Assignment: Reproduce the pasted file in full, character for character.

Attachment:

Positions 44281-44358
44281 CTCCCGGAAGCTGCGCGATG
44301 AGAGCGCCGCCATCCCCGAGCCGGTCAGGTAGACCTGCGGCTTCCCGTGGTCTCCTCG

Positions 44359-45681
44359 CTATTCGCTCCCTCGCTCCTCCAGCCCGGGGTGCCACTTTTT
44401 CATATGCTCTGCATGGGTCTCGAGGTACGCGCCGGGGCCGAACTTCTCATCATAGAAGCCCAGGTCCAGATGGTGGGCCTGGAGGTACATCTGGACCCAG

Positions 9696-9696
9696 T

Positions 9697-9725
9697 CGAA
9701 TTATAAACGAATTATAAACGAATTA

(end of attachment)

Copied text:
Positions 44281-44358
44281 CTCCCGGAAGCTGCGCGATG
44301 AGAGCGCCGCCATCCCCGAGCCGGTCAGGTAGACCTGCGGCTTCCCGTGGTCTCCTCG

Positions 44359-45681
44359 CTATTCGCTCCCTCGCTCCTCCAGCCCGGGGTGCCACTTTTT
44401 CATATGCTCTGCATGGGTCTCGAGGTACGCGCCGGGGCCGAACTTCTCATCATAGAAGCCCAGGTCCAGATGGTGGGCCTGGAGGTACATCTGGACCCAG

Positions 9696-9696
9696 T

Positions 9697-9725
9697 CGAA
9701 TTATAAACGAATTATAAACGAATTA